The Decorah Water Department was first established around 1882 or 1884. The first tank installed was up at the end of Park Street by the new Bruening's Addition. It was a water tank built out of brick and stone. The city ran 8" cast iron water main down the hill to the courthouse at this same time. This main is still being used today, and is still in good shape. The second tank was constructed in 1935. Also there have been city wells around the area of Mill and Sanford
Today the City has 6 wells, 3 are located by Goose Island, and the other 3 are located at the end of West Water Street. Our wells are approximately 60 to 80 feet deep, and have water at about 20 feet. What is referred to as Well #4 is the old Deco well, that was abandoned in the 1950’s or 1960’s and at one time was around 1200 feet deep. It was abandoned because of faulty casing.
- Well #1: located at the main pumping station, built in 1949 and is 56 feet deep.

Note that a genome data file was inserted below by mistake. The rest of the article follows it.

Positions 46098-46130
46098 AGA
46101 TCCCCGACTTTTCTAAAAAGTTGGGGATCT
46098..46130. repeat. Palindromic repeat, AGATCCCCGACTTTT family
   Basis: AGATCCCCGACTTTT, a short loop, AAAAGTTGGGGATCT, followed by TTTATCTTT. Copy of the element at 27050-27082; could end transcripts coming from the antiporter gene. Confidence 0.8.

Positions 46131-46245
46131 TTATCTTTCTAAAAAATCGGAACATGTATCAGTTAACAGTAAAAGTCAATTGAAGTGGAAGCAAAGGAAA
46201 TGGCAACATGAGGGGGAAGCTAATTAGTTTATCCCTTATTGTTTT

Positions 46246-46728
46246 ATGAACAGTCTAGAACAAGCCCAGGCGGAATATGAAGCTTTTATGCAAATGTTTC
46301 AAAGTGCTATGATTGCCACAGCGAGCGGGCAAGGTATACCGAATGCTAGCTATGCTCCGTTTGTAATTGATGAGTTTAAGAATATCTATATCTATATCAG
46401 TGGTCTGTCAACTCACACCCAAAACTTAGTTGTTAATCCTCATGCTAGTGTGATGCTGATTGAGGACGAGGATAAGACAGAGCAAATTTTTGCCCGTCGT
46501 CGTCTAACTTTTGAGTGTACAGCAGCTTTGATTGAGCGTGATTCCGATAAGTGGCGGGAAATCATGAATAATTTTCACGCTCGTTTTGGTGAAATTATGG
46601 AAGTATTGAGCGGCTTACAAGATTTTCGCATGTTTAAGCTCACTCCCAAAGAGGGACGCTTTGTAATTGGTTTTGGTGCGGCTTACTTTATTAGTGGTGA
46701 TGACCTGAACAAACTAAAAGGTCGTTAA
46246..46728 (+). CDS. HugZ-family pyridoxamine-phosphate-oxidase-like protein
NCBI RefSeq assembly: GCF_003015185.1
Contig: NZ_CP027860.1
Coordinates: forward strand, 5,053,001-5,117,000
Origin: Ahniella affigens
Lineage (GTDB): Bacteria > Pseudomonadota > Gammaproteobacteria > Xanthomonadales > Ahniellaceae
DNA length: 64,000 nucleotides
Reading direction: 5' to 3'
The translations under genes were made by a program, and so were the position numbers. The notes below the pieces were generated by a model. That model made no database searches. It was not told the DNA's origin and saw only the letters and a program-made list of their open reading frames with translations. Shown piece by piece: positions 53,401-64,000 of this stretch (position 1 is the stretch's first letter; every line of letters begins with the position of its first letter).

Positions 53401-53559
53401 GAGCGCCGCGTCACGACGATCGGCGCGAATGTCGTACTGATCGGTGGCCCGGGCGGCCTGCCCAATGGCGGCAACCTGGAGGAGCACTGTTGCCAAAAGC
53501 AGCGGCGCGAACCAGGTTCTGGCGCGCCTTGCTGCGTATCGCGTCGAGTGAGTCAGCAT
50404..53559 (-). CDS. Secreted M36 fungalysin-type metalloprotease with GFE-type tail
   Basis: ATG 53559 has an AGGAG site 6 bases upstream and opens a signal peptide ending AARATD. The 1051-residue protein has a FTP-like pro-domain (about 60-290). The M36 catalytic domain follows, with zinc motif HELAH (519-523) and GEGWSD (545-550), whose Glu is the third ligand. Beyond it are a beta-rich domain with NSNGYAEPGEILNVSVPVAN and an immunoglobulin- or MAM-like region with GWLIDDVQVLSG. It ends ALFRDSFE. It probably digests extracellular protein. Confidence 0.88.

- Well #2: located at the west end of Water Street, built in 1958 and is 59 feet deep.
- Well #3: located at the west end of Water Street, built in 1962 and is 63 feet deep.
- Well #5: located at Goose Island, built in 1967 and is 78 feet deep.
- Well #6: located at Goose Island, built in 1972 and is 78 feet deep.
- Well #7: located at Goose Island, built in 1979 and is 70 feet deep.
The City Well Water has approximately 20 grains of hardness in it, and the City started adding fluoride to the water on Dec. 18 of 1963.
In the year early 70’s, a booster system was installed in the Minowa Heights Addition to supplement that area with city water. Then in 1979 the City of Decorah constructed a 750,000-gallon tank at the East end of Decorah by Luther College. This tank doubled the water storage capacity for the city. That same year they built well #7, and constructed an elevated 100,000 gallon storage tank on Locust Road. Following that, in the 1980’s, the Anderson Addition and the Nordheim Addition were also hooked up to the City water System.
Today the City of Decorah pumps an average of 1 million gallons a day.